Looker AC, Orwoll ES, Johnston CC Jr, Lindsay RL, Wahner HW, Dunn WL, Calvo MS, Harris TB, Heyse SP (1997) Prevalence of low femoral bone density in older U.S. adults from NHANES III. J Bone Miner Res 12:1761–1768
Henry MJ, Pasco JA, Seeman E, Nicholson GC, Sanders KM, Kotowicz MA (2001) Assessment of fracture risk: value of random population-based samples-the Geelong Osteoporosis Study. J Clin Densitom 4:283–289
Henry MJ, Pasco JA, Nicholson GC, Seeman E, Kotowicz MA (2000) Prevalence of osteoporosis in Australian women: Geelong Osteoporosis Study. J Clin Densitom 3:261–268
Ross K (1984) The development of the 1984 indicator of socio-economic disadvantage. Deakin University, Geelong, Australia
Mazess RB, Barden H (1999) Bone density of the spine and femur in adult white females. Calcif Tissue Int 65:91–99
Henry MJ, Pasco JA, Pocock NA, Nicholson GC, Kotowicz MA (2004) Reference ranges for bone densitometers adopted Australia-wide: geelong osteoporosis study. Australas Radiol 48:473–475
Pasco JA, Henry MJ, Gaudry TM, Nicholson GC, Kotowicz MA (1999) Identification of incident fractures: the Geelong Osteoporosis Study. Aust N Z J Med 29:203–206
Sanders KM, Pasco JA, Ugoni AM, Nicholson GC, Seeman E, Martin TJ, Skoric B, Panahi S, Kotowicz MA (1998) The exclusion of high trauma fractures may underestimate the prevalence of bone fragility fractures in the community: the Geelong Osteoporosis Study. J Bone Miner Res 13:1337–1342
Cummings SR, Nevitt MC, Browner WS, Stone K, Fox KM, Ensrud KE, Cauley J, Black D, Vogt TM (1995) Risk factors for hip fracture in white women. Study of Osteoporotic Fractures Research Group. N Engl J Med 332:767–773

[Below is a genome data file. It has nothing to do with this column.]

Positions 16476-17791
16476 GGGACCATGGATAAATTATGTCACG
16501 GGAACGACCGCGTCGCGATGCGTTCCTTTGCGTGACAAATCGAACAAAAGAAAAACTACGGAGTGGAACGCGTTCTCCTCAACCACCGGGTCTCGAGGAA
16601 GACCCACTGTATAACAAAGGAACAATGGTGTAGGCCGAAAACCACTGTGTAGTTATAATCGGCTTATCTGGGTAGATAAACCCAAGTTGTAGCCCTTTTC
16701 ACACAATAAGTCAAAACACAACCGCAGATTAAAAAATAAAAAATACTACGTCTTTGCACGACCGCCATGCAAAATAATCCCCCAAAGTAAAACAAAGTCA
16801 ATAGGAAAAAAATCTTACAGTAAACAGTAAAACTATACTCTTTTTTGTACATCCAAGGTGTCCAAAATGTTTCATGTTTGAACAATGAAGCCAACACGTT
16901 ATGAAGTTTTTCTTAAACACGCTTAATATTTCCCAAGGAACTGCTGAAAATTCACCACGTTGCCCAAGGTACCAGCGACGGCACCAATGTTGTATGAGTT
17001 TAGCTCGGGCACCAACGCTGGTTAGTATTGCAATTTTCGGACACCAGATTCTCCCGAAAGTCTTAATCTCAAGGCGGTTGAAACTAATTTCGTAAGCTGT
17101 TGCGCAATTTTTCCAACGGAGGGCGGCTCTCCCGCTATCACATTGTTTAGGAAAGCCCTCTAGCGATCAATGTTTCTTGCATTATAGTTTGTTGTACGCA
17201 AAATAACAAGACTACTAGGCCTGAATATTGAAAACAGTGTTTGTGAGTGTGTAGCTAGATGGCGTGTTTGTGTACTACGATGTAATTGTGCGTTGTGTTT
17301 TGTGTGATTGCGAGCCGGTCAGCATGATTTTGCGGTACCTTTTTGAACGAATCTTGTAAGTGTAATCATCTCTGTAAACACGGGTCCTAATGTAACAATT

Garnero P, Hausherr E, Chapuy MC (1996) Markers of bone resorption predict hip fracture in elderly women: the EPIDOS Prospective Study. J Bone Miner Res 11:1531–1538
Anonymous (1998) Physicians’ guide to prevention and treatment of osteoporosis. National Osteoporosis Foundation, Washington, DC, pp 1–38
Kanis JA, Johnell O, Oden A, Dawson A, De Laet C, Jonsson B (2001) Ten year probabilities of osteoporotic fractures according to BMD and diagnostic thresholds. Osteoporos Int 12:989–995
Ross PD (1996) Osteoporosis. Frequency, consequences, and risk factors. Arch Intern Med 156:1399–1411
Henry MJ, Pasco JA, Sanders KM, Nicholson GC, Kotowicz MA (2006) Fracture risk score (FRISK Score). Radiology (in press)
Pasco JA, Henry MJ, Kotowicz MA, Sanders KM, Seeman E, Pasco JR, Schneider HG, Nicholson GC (2004) Seasonal periodicity of serum vitamin D and parathyroid hormone, bone resorption, and fractures: the Geelong Osteoporosis Study. J Bone Miner Res 19:752–758
Trivedi DP, Doll R, Khaw KT (2003) Effect of four monthly oral vitamin D3 (cholecalciferol) supplementation on fractures and mortality in men and women living in the community: randomised double blind controlled trial. BMJ 326:469–473
Larsen ER, Mosekilde L, Foldspang A (2004) Vitamin D and calcium supplementation prevents osteoporotic fractures in elderly community dwelling residents: a pragmatic population-based 3-year intervention study. J Bone Miner Res 19:370–378
The study was funded by grants from the Victorian Health Promotion Foundation and the Geelong Region Medical Research Foundation.
About this article
Cite this article
Pasco, J.A., Seeman, E., Henry, M.J. et al. The population burden of fractures originates in women with osteopenia, not osteoporosis. Osteoporos Int 17, 1404–1409 (2006). https://doi.org/10.1007/s00198-006-0135-9
- Bone mineral density
- Fracture risk
- Population study